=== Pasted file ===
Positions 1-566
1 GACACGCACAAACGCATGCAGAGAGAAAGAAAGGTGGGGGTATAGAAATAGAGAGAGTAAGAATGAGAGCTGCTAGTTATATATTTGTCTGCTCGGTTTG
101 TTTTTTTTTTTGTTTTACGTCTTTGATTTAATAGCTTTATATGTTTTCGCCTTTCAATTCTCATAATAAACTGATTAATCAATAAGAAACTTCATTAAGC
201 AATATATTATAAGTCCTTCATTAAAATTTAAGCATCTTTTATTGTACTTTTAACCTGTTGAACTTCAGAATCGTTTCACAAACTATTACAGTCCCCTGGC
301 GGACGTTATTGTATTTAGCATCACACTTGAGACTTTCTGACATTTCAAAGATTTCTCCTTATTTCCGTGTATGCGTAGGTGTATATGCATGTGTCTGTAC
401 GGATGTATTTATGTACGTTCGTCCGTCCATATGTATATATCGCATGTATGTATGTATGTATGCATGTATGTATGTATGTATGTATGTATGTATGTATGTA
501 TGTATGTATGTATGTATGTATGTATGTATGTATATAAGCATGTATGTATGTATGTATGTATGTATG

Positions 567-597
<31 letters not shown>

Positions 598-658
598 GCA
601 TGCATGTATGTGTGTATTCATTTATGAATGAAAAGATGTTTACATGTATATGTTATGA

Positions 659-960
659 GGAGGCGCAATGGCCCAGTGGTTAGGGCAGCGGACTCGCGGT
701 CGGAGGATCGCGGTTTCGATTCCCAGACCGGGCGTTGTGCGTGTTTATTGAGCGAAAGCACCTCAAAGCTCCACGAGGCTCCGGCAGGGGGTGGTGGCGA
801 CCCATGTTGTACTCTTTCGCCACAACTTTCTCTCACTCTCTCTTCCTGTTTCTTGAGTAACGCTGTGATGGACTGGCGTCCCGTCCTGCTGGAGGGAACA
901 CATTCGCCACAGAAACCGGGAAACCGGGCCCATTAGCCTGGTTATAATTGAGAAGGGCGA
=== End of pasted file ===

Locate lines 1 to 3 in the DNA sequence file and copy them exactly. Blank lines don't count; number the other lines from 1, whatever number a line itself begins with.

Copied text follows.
Positions 1-566
1 GACACGCACAAACGCATGCAGAGAGAAAGAAAGGTGGGGGTATAGAAATAGAGAGAGTAAGAATGAGAGCTGCTAGTTATATATTTGTCTGCTCGGTTTG
101 TTTTTTTTTTTGTTTTACGTCTTTGATTTAATAGCTTTATATGTTTTCGCCTTTCAATTCTCATAATAAACTGATTAATCAATAAGAAACTTCATTAAGC